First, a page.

View detailed information about this course

Introduction to French Identities Centre and Periphery (FR2514) - 15 Credit Points

This course will introduce students to a variety of texts which focus on the theme of relationships between the centre and periphery in France and the Francophone world from the 17th century onwards. The course will involve lectures and tutorials and will include the study of a play, poetry, postcolonial theory and a film.

View detailed information about this course

Advanced French Language 1 (FR2002) - 15 Credit Points

This second year French language course which runs in the first half-session is only open to students who have passed FR1524. It will improve their written, oral and aural skills, and is one of the two second year French language courses (with FR2502) that one has to have passed to be allowed into the French honours Programme.

View detailed information about this course

Advanced French Language 2 (FR2502) - 15 Credit Points

This second year French language course which runs in the second half-session is only open to students who have followed FR2002. It will improve their written, oral and aural skills, and is one of the two second year French language pre-requisite courses (along with FR2002) that one must have passed to be allowed into the French honours Programme.

View detailed information about this course

French Identities: Individual and Society (FR2013) - 15 Credit Points

This course will introduce students to a variety of texts which focus on the theme of relationships between the individual and society in France from the 18th century onwards. The course will involve lectures and tutorials and will include the study of novels, a play and a film.

View detailed information about this course

French Identities Centre and Periphery (FR2513) - 15 Credit Points

This course will introduce students to a variety of texts which focus on the theme of relationships between the centre and periphery in France and the Francophone world from the 17th century onwards. The course will involve lectures and tutorials and will include the study of a play, poetry, postcolonial theory and a film.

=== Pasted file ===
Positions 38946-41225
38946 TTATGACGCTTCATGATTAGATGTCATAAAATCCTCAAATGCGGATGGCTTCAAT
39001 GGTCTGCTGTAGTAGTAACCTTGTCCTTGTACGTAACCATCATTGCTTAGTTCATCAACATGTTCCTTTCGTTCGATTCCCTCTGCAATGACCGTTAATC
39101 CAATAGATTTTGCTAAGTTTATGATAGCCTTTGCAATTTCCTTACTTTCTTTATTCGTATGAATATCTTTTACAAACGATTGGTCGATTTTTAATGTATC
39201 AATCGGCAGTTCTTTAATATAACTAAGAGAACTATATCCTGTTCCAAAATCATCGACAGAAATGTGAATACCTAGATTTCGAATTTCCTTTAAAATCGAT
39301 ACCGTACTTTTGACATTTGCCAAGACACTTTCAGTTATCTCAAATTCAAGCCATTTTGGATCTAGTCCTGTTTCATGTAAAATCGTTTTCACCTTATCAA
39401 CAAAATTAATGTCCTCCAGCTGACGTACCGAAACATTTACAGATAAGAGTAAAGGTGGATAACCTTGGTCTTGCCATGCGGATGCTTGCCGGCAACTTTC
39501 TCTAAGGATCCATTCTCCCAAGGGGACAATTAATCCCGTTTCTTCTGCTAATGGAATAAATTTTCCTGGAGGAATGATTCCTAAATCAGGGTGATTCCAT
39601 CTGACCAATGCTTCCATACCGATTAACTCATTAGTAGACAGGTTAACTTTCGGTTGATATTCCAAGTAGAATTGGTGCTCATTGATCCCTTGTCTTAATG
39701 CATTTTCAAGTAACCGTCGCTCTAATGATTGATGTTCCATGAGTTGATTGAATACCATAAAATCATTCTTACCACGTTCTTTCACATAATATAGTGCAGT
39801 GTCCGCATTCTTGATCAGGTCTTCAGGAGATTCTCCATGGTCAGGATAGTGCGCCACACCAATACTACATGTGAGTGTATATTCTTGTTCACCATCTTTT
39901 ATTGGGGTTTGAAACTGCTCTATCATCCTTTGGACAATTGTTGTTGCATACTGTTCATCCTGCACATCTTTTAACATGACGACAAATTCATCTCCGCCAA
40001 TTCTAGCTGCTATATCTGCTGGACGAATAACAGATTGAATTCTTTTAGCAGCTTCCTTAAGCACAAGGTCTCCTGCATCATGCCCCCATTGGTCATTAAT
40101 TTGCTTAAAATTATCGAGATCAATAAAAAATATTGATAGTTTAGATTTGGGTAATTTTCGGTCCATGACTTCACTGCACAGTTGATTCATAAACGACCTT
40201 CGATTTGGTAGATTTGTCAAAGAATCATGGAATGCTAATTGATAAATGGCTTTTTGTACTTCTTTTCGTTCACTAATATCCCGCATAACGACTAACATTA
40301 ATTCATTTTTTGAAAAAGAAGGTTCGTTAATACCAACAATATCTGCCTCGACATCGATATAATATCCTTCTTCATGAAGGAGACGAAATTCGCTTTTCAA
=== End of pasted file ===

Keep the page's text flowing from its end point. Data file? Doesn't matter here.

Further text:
View detailed information about this course

Introduction to French Linguistics (FR2510) - 15 Credit Points

This course will look at

- the French sound system (with the spin-off of helping you to improve your pronunciation).

- word meaning and also speaker meaning (what a speaker means by, e.g., "were you born in a barn?")

- how new words are formed

- how sentences can be analysed

- how French has developed from the Middle Ages up to the present

- how French spread throughout the world (including French-based creoles)

- how French varies according to the person using the language, and the purpose for which they are using it

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Year 3

Year 3

Compulsory Courses

  • Academic year spent in a French-speaking country
Year 4

Year 4

Compulsory Courses

Finance 3: Corporate Finance (FI3004) - 30 Credit Points

This course introduces students to a number of areas of corporate finance including examining capital structure theory, project valuation models, the financing decisions of the firm, and corporate restructuring (including reorganisations and mergers and acquisitions). The main aim of the course is to equip students with good analytical skills in order to understand the implications of corporate financing decisions by understanding why companies behave the way they do with respect to financing choices and how this interacts with the real world financial markets, and to enable students to understand the theoretical underpinnings of corporate finance theory.

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Junior Honours French Language (FR3089) - 15 Credit Points

This Junior Honours French language course, whose pre-requisites are FR2502 or FR2512, runs over the full session and is only open to Single and Joint Junior Honours degree in French students.